Retrenchments further killing the economy
In the face of retrenchments and thousands of youth entering the market, joblessness is on the increase.
29 October 2018 | Business
Let us hope the economy will recover so that employers can start and increase recruiting, or recall employees. Erkki Nghimtina, minister of labour, industrialisation and employment creation
In the past year, retrenchments have become synonymous with a number of Namibian companies, with more than 1 600 people having been retrenched in a six month period.
These figures date from October 2017 to March 2018 and since then, even more Namibians have lost their jobs. “Retrenchment makes you feel as if you weren’t a good enough worker,” said Riaan Pretorius* who was recently retrenched.
“How does top management make a decision like that? Is it based on your income, how long you’ve worked at the company or what?” he wanted to know, adding that the people who were retrenched at the company he worked for, have been there for many years.
“Others who were not retrenched haven’t even completed a full year at the company,” he said, however, this could not be confirmed before going to print.
In the current financial environment, vacancies are few and far between. “And when you see something in your field, you also know that you are competing with students who have just finished school or university,” Riaan said.
Experience is valuable but it comes at a price – a price some companies are not willing to fork out for anymore.
“Luckily we still have my partner’s salary, but as I was the breadwinner, we had to make some sacrifices, especially with regards to household expenses,” he said.
Although he survived retrenchments at the company he works for, Anton Visser* says his and other staff members’ salaries were cut. But even with the salary cut, Anton says some people’s salaries weren’t paid, with some having to wait months for their wages.
At some point during the year, the financial situation improved somewhat, but now they are back to square one, with a couple of months of salary in arrears again
“Many of us are being forced to dip into our savings just to get by – that is if they were in the position to save in the first place,” he said.
Labour, industrialisation and employment creation minister Erkki Nghimtina spoke at the National Assembly on Thursday, saying that many retrenchments were due to the closure of companies, contracts ending and restructuring. This reaction came after a question by Popular Democratic Movement lawmaker, Jennifer van den Heever.
Van den Heever had questioned issues around unfair retrenchments and asked if government had mechanisms in place to protect employees. “To what extent has your ministry made sure that procedures are followed when employees are retrenched?” she asked.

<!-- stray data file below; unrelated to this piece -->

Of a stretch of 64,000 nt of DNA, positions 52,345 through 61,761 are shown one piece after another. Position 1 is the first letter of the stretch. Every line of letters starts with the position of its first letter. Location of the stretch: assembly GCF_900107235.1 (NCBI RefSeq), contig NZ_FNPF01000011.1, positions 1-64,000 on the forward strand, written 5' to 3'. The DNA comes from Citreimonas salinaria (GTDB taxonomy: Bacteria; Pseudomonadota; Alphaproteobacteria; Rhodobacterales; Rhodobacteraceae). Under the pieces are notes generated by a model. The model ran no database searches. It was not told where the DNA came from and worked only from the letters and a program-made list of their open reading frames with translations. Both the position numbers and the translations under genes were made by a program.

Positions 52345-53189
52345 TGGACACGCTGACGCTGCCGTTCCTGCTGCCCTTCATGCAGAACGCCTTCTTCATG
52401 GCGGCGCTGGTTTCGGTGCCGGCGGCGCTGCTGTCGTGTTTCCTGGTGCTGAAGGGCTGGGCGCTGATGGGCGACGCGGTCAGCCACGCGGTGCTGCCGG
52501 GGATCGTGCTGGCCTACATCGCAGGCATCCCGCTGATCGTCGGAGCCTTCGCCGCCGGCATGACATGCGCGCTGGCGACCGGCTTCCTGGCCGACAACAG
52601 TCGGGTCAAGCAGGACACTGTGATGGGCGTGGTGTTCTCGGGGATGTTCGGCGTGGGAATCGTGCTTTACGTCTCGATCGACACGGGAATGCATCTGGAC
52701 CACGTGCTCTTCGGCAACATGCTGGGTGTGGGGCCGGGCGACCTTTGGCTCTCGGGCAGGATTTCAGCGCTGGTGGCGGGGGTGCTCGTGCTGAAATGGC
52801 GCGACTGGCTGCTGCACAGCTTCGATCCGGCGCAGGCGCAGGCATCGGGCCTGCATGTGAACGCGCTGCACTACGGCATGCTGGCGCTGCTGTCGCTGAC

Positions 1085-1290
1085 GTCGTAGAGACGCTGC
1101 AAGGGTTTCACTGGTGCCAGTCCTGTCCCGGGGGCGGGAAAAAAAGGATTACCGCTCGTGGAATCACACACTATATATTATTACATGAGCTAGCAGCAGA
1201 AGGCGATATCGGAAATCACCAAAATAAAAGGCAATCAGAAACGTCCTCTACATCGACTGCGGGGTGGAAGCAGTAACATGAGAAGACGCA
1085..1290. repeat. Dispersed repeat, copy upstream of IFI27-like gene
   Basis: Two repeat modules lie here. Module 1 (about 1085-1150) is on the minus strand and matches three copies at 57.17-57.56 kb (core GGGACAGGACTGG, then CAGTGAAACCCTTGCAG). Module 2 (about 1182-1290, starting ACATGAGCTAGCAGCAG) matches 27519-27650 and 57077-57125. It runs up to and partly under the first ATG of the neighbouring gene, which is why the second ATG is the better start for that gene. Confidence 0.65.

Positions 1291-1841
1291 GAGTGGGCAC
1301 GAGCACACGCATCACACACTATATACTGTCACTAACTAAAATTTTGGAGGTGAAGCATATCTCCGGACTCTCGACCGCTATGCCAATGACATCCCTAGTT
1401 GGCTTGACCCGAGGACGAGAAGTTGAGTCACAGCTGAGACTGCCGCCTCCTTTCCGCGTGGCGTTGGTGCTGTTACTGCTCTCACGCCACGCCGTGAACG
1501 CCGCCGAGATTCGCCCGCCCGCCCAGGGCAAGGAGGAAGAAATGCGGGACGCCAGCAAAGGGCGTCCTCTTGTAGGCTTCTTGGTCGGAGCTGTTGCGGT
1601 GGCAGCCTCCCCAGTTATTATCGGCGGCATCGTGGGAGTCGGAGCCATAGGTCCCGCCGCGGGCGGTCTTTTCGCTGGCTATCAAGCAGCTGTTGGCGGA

Nghimtina said he views retrenchment as a last resort when all other means to preserve employment have been exhausted. He added that the Labour Act provides some form of protection to employees identified for retrenchment. This includes that the employer must give at least 30 days’ notice of the intended retrenchment to a recognised trade union or workplace union representative as well as the employee.
He added that said notice must specify the reasons for dismissal, the number and category of affected employees and the date of dismissal.
The employer must also negotiate in good faith with the trade union to explore various possibilities, as opposed to just retrenching employees. This include alternatives to dismissal; looking at the criteria for selecting employees for dismissal; how to minimise the dismissals; the dismissal conditions and how to avert adverse effects of the dismissal, Nampa reported earlier this week.
Statistics provided by the minister show that from 1 October to December 2017, 781 employees were retrenched. Of these, 280 employees were retrenched from 38 companies due to their closure. Sixty-seven were retrenched due to their contracts ending, while 59 were let go as a result of company takeovers.
An additional 196 were retrenched for economic reasons, while 105 lost their jobs due to restructuring. Also, during the period in question, 74 employees lost their jobs due to technological changes and other reasons.
As for the period 1 January to March 2018, 835 employees were retrenched from 87 companies. During these six months, the ministry handled 1 151 labour disputes, of which 899 were successfully conciliated without leading to a strike.
For now, Nghimtina and his ministry have pinned their hopes on the recovery of the economy.
“Let us hope the economy recovers so that employers can start and increase recruiting, or recall their employees, and in this way contribute to the reduction of high unemployment and retrenchment in the country,” he said.
*Not their real names